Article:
The goal was the islanders first in eleven years and despite Congo equalising soon after the game finished 1-1, a remarkable score considering the capitulation at home. Prior to the game the Santomean had gone through the almost traditional travel panic, but eventually enough money was put together for the flights.

The team returned to São Tomé to a warm reception, with president Manuel Pinto da Costa praising the players and staff for their ‘honourable representation of the national colours’.

Despite the public positivity now surrounding the side there were calls for the inclusion of foreign-based players, with some fans feeling the team was still too inexperienced. Santomean players competing abroad are hard to come by but notable examples include Luis Leal at Portuguese top-flight side U.D. Leiria and striker Ludgerio Silva, who has worked his way up the same country’s lower leagues and now plays at U.D. Madeira in the second tier.

William Barbosa, a 28-year-old defender, has also found success abroad playing in the regionalised Brazilian 5th level for E.S. Sao Luiz. The perennial problem – money – meant these players weren’t called up for their nation’s third game in 8 years when they were drawn against Lesotho in the preliminary round of the 2013 Cup of African Nations qualification, scheduled just 2 months after the Congo tie.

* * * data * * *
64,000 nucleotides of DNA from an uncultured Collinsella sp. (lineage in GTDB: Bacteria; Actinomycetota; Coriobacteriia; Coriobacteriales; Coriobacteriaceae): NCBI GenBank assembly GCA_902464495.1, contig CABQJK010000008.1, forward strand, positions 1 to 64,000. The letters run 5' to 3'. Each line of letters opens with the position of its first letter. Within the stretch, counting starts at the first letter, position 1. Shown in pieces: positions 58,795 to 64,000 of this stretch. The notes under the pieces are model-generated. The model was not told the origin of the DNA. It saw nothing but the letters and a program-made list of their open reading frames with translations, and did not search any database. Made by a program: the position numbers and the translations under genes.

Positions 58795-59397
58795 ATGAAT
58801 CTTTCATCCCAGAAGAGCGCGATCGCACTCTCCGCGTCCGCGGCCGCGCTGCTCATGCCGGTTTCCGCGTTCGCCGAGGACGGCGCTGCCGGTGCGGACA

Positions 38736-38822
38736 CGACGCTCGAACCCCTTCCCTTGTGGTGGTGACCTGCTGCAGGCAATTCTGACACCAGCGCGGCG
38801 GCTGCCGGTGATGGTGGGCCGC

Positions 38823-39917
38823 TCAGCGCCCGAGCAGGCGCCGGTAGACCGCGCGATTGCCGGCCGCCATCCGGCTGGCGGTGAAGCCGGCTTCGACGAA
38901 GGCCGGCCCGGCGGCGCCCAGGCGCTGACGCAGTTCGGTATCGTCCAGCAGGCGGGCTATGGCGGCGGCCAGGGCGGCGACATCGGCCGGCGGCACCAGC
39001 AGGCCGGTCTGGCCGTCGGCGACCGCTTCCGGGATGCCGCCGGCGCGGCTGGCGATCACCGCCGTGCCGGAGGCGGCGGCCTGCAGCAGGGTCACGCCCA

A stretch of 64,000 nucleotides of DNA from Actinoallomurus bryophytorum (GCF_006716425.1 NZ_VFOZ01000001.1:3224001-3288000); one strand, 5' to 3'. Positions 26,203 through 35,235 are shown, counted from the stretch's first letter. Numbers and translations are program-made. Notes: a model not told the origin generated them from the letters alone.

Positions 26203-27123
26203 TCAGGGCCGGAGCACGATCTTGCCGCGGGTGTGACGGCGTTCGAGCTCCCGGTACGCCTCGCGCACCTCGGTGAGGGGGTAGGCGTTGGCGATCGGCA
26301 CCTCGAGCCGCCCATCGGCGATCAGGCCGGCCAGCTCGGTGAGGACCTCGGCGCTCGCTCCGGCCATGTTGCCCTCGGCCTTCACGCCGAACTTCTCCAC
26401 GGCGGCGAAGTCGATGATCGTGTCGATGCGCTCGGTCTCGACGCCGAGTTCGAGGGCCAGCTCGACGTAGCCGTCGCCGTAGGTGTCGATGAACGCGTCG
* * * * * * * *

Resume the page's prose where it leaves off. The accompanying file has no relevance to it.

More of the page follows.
Clemente stuck with his young side and the host’s remote location no doubt gave them an edge as the visitors had to seek permission to delay the match by a week after they had trouble with flights to São Tomé. Though weaker than previous opponents Congo the Lesotho side still presented a tough obstacle for Clemente’s team, but in the 3rd minute São Tomé e Príncipe were awarded a penalty and 17-year old midfielder Jair Nunez opened the scoring.

From then on it was one-way traffic and Lesotho managed to hit the woodwork seven times but the Falcões e Papagaios held on for an astonishing win – their first since 2000. Any hopes of progressing seemed slim however as never before had a team from Sao Tome e Principe got through a two-legged tie, and no away trip for the national team had ended in a clean sheet.

Lesotho were delayed by 4 days in Gabon on the way home and arrived back the evening before the second leg.  As a result Clemente decided that instead of sitting back during the game they would attack, and although Thapelo Tale missed a glorious chance late on for the hosts the visitors held out for a history making result. Upon their return home the side were mobbed at the airport by cheering fans and president da Costa claimed the victory meant ‘now nothing can stop us’.

The popular Clemente was more subdued with his celebrations stating ‘the task is difficult but the dream is possible’. Difficult indeed. Just days after the historic victory Pachire announced that it was unlikely the Falcões e Papagaios would be able to play the second round tie against Sierra Leone due to financial difficulties.

By Ed Stubbs

This article originally appeared in In Bed with Maradona